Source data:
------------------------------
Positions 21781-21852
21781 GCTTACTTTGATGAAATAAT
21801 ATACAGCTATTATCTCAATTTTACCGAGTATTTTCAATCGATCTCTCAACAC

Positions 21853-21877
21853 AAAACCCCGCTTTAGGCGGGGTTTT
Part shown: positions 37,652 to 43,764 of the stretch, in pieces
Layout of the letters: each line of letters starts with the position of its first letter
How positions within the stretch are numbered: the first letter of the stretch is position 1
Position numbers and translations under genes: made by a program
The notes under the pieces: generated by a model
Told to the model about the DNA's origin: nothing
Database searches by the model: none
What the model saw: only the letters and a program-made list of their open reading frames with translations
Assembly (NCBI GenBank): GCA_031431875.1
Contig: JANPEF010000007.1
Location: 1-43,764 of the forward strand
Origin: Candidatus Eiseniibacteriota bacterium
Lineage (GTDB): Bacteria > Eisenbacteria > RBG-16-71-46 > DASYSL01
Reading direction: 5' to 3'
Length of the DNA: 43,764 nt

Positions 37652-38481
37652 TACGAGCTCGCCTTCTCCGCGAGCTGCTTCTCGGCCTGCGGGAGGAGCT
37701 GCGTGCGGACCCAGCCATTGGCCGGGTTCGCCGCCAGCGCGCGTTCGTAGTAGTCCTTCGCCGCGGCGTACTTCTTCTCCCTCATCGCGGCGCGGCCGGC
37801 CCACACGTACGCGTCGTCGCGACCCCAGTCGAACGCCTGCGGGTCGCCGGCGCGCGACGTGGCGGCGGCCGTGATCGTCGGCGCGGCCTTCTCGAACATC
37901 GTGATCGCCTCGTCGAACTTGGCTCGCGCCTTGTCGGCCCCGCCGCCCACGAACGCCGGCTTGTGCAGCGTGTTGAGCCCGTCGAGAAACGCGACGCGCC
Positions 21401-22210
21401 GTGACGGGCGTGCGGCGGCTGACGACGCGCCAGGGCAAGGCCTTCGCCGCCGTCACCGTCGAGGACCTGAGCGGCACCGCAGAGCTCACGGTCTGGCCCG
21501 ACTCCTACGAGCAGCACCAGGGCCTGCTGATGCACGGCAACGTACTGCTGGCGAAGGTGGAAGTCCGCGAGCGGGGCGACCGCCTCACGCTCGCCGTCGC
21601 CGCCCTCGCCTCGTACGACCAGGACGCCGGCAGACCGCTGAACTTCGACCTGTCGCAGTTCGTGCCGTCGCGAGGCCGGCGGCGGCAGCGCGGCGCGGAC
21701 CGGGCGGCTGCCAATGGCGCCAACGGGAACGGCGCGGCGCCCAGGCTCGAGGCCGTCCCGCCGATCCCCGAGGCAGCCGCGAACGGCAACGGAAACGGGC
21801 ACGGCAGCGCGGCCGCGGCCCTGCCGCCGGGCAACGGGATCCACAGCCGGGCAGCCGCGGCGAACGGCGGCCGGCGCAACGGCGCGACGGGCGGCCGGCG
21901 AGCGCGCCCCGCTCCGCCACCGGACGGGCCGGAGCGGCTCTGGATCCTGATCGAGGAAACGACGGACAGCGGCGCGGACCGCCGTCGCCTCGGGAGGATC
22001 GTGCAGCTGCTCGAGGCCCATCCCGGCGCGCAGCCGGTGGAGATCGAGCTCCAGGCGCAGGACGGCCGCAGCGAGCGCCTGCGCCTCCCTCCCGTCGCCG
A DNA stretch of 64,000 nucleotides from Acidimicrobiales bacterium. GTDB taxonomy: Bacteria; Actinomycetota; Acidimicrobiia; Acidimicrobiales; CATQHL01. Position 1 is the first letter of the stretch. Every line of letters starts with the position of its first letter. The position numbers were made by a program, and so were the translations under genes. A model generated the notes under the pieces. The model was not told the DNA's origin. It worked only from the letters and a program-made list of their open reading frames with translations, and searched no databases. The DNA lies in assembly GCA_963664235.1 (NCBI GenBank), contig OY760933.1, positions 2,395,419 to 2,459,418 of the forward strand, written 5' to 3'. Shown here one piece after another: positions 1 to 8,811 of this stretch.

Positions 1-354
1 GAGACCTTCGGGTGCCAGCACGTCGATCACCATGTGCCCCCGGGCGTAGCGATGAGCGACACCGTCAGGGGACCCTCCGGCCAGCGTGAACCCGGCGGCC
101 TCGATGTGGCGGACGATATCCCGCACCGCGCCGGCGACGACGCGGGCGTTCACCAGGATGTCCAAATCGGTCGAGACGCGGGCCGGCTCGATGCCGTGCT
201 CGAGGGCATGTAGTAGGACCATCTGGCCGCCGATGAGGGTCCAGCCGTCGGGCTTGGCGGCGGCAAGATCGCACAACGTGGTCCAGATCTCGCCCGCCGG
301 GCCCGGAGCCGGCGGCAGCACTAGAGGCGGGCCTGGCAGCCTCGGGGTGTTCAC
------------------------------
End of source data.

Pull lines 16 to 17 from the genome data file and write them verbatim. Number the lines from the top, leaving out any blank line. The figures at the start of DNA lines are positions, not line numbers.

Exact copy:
Location: 1-43,764 of the forward strand
Origin: Candidatus Eiseniibacteriota bacterium